An apparatus adapted to permit independent setting of pitch and tilt of dozer blades without necessitating complex hydraulic circuitry or mechanical linkage. The blade is pivotally supported by two forwardly extending push beams. A strut is connected at one end to one of the push beams and is connected at its other end to the dozer blade via a cam assembly. The cam assembly permits dozer blade pitching to take place without interacting with the dozer blade tilt angle. In a preferred embodiment, two struts are used at opposite ends of the blade and are each connected to their respective side of the blade by a respective cam. The two cams are linked together and synchronized so that their stroke equally pitches the sides of the dozer blade.
Latest Case Corporation Patents:
The present invention relates generally to a dozer blade mounting assembly and more specifically to a mounting assembly which allows the pitch of a dozer blade to be adjusted independently of the blade tilt angle.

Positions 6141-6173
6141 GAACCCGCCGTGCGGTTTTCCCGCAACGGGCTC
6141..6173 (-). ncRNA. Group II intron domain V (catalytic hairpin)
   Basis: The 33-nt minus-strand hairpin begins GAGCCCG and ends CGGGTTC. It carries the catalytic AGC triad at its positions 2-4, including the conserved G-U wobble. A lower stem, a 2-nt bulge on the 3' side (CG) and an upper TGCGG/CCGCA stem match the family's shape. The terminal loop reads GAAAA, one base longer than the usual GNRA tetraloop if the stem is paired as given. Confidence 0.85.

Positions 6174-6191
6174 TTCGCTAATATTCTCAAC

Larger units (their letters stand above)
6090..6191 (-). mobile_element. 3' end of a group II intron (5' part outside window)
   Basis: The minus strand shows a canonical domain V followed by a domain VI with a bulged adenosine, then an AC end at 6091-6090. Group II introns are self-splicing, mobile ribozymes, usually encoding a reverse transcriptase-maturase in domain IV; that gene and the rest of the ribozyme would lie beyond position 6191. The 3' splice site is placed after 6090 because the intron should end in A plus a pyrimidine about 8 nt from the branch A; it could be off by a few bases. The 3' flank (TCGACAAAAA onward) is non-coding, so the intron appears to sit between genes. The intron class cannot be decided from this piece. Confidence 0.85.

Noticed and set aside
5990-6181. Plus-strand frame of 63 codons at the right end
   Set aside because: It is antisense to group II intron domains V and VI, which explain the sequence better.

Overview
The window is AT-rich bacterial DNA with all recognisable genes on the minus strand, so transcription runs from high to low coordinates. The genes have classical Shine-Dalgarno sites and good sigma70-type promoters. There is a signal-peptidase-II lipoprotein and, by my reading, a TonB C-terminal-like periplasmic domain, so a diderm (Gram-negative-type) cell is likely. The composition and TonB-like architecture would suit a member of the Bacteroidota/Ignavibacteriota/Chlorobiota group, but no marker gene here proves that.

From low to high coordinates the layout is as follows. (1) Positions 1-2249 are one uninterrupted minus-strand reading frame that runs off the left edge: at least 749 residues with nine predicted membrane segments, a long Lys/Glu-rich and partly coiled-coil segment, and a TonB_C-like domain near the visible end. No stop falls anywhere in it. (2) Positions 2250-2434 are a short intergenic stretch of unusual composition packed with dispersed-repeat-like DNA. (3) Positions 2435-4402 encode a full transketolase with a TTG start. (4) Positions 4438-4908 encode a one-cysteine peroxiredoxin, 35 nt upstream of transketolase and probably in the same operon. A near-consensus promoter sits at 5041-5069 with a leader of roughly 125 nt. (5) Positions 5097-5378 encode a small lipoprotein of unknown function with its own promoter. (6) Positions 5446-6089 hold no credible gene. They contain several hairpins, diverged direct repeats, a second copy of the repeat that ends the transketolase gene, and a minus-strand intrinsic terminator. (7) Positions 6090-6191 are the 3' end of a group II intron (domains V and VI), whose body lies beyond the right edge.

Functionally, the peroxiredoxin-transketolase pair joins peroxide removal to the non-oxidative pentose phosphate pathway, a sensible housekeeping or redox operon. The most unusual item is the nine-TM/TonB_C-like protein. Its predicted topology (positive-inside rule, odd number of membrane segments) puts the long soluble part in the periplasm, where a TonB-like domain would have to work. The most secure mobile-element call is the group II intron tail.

There are many known techniques for adjusting the pitch and tilt of a dozer blade. For example, FIG. 1 depicts a well-known technique for effecting dozer blade tilt and pitch. In FIG. 1, dozer blade 10 is supported along its back surface 12 by push beams 14, 16. Push beams 14, 16 are fastened to back surface 12 by way of pivot hinges 18, 20. Hydraulic cylinder 22 is fastened to back surface 12 of dozer blade 10 by way of joint 23 and to push beam 14 by way of joint 27. Adjustable strut 24 is fastened to back surface 12 of dozer blade 10 by joint 25 and to push beam 16 by joint 29. Adjustable strut 24 is typically comprised of a turnbuckle, jack screw or the like which can be manually adjusted to change the overall length of strut 24. Hydraulic cylinder 22 is typically attached to the appropriate hydraulic circuit (not shown) which allows the length of cylinder 22 to be adjusted from a remote position. The conventional design depicted in FIG. 1 allows the pitch angle 26 of dozer blade 10 to be adjusted by setting the appropriate length of strut 24 and adjusting cylinder 22 to a comparable length. Thus, it can be appreciated that the greater the pitch angle between vertical axis 28 and back surface 12 of dozer blade 10, the greater cylinder 22 and strut 24 must deviate from a neutral (or center) position.